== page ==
I’ve begun Under the Dome so for now I will stick with it. But I’m willing to chuck it if it ceases to tickle my fancy. As I’ve gotten older (41 and counting) I’ve lost my patience for books that don’t “do it for me.” I’m not wasting the time.

Also, Coupland’s from Canada and I’m an American dammit. And there’s nothing more American than Stephen King-eque carange not to mention odd phrases like “happy crappy.”

More Brit GenX TV

I hadn’t realized before but hulu does that amazon thing where they suggest other shows you might like based on whatever show you happen to be watching. Same way amazon does with books, although I have to say I often find amazon’s suggestions suspect, at least for my taste. Anyhoo… one of the suggestions associated with Green Wing, a show that I’m still watching obsessively, is Spaced,  a half-hour comedy. (Do the call them sit-coms in England?) And I figured, oy, why not give it a go, then.

[this is where the video of the first episode of Spaced via hulu.com would appear if I could just get it to work – dammit!]

Glad I did.

Spaced is about two twenty-something Londoners. Tim (Simon Pegg aka Shaun from Shaun of the Dead) and Daisy (Jessica Stevenson, who has a bit role in Shaun as Yvonne) who both suddenly find themselves in need of new lodgings and decide to pose a professional couple so that they can rent a nice flat, clearly an allusion to the 70s sit-com Three’s Company.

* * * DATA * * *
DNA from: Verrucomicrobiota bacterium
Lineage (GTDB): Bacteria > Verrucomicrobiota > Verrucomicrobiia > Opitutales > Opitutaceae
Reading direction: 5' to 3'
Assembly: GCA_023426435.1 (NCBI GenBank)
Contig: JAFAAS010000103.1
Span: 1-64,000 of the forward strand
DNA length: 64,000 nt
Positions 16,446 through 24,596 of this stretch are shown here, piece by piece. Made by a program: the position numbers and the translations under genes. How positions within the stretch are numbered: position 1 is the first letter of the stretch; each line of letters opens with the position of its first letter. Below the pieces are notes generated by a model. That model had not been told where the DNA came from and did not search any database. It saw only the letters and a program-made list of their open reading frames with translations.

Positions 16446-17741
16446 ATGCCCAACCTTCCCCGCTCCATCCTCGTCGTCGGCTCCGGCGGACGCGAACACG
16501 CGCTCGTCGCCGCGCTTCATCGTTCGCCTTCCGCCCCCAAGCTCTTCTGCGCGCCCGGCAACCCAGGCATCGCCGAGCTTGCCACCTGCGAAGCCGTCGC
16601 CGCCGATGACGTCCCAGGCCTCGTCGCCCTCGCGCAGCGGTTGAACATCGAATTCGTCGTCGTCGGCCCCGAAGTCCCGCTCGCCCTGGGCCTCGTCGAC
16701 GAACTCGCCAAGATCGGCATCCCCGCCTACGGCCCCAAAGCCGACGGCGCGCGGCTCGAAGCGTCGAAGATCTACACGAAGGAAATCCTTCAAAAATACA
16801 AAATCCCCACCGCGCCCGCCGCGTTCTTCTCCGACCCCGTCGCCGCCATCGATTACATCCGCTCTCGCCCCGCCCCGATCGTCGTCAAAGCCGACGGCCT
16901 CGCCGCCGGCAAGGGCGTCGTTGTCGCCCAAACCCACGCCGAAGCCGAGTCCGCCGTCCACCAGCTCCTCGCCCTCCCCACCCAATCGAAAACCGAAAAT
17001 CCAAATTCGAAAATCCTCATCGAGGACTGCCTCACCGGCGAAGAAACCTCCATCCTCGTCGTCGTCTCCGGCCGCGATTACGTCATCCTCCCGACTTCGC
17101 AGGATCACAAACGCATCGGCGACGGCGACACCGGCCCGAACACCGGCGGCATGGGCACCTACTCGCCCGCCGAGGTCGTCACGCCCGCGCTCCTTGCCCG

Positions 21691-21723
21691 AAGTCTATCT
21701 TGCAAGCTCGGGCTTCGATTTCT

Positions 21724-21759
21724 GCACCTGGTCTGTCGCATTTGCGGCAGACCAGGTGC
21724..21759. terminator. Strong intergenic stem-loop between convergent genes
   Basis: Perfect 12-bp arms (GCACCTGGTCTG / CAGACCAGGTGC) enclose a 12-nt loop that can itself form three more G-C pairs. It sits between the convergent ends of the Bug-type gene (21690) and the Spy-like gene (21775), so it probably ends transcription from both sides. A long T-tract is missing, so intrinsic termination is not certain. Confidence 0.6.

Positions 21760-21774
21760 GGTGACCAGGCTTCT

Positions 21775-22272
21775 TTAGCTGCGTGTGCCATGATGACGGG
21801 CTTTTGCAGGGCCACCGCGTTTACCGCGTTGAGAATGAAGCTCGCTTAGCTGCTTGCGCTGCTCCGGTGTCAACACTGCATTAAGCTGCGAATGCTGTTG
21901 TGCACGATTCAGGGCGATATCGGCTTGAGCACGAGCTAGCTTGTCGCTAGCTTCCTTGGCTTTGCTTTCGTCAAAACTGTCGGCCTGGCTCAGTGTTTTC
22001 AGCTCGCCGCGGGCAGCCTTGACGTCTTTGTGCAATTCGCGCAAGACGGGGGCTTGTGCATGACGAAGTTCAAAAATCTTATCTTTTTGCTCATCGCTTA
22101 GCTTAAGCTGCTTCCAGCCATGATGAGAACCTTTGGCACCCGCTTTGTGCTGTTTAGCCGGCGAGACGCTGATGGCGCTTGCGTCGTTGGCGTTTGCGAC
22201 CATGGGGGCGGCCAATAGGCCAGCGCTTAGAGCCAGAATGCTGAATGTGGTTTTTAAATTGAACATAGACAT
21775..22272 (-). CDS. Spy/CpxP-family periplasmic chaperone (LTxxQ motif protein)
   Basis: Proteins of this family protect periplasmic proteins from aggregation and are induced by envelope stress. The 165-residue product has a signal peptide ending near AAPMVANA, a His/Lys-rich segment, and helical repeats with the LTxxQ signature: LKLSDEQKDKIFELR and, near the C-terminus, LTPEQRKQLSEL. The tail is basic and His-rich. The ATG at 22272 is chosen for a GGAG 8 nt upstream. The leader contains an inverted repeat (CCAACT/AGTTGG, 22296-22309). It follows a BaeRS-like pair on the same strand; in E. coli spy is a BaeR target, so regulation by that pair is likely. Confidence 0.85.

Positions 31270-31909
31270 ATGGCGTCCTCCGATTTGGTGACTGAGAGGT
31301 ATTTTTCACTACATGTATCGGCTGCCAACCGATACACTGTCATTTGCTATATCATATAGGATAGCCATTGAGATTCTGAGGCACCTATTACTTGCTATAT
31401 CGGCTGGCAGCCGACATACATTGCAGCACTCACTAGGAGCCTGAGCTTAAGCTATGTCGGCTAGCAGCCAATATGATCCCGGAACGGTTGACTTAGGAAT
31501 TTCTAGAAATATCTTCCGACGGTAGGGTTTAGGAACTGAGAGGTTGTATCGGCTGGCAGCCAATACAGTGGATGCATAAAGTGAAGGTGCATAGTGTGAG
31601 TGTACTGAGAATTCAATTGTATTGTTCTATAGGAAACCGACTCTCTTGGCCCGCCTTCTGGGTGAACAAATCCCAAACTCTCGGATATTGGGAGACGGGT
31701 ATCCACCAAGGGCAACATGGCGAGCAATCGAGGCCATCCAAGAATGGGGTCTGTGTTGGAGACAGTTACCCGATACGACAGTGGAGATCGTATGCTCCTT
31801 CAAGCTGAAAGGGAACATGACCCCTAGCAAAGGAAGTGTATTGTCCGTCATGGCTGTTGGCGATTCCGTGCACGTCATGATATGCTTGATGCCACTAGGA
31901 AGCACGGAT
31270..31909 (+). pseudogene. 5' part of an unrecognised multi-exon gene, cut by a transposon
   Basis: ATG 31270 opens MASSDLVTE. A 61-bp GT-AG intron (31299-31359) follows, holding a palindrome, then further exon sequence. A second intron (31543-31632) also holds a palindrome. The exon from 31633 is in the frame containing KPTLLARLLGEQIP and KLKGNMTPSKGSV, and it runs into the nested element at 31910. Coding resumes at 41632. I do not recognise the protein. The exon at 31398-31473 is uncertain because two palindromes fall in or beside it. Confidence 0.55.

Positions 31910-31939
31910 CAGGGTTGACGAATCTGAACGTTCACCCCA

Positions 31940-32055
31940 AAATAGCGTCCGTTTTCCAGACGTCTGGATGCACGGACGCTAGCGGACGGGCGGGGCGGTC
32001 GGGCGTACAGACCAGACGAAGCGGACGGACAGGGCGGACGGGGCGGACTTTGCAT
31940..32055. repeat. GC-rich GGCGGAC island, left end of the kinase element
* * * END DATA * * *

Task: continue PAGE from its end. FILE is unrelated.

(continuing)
The show is chock-full of pop culture references, especially TV and movies. And, a la Scrubs, it employs fantasy sequences to great effect (or is it affect?). Also like Scrubs it is a single-camera show, but I don’t know how unique that is to British TV.

Other GenX-ieties  include: Tim is a skateboarding graphic artist who wants to work for a comic book company but is currently working part-time at a comic book shop; while Daisy is a journalist who is on the dole.

Simon Pegg does much of the writing and the director is Edgar Wright, who collaborated with Pegg to make Shaun of the Dead. Also, Nick Frost, who plays Shaun’s best friend Ed in the romantic-comedy-zombie flick plays Tim’s best friend, Mike, who is described as a “weapons expert.” Much of what appears in Shaun of the Dead was first portrayed in Spaced. Some of it practically verbatim.

Another treat for me is that the character of Brian, the quirky, twitchy, semi-reclusive artist who lives upstairs from Tim and Daisy, who is played by Mark Heap, the actor that portrays the wonderfully pompous Dr. Alan Staythem in Green Wing.  Clearly Heap has a talent for infusing his characters with all kind of interesting traits and foibles that make them a little creepy and endearing at the same time, no small accomplishment.

At this point I can’t say which show I like better. It’s difficult to decided. Green Wing has way more swearing and sexual references. But Spaced has loads more pop culture stuff. In the end it hardly matters. What I can say is that I’d like to own both shows on DVD. I think Spaced is available for Region 1 where as Green Wing still is not.

In any case, both shows are more than valid GenX vehicles. Spaced is about younger GenXers, of the kind featured in Douglas Coupland’s novel, Generation X. While Green Wing is about older GenXers who have matriculated into the workforce.

And both shows are funny and sarcastic and surreal and ultimately very touching and human.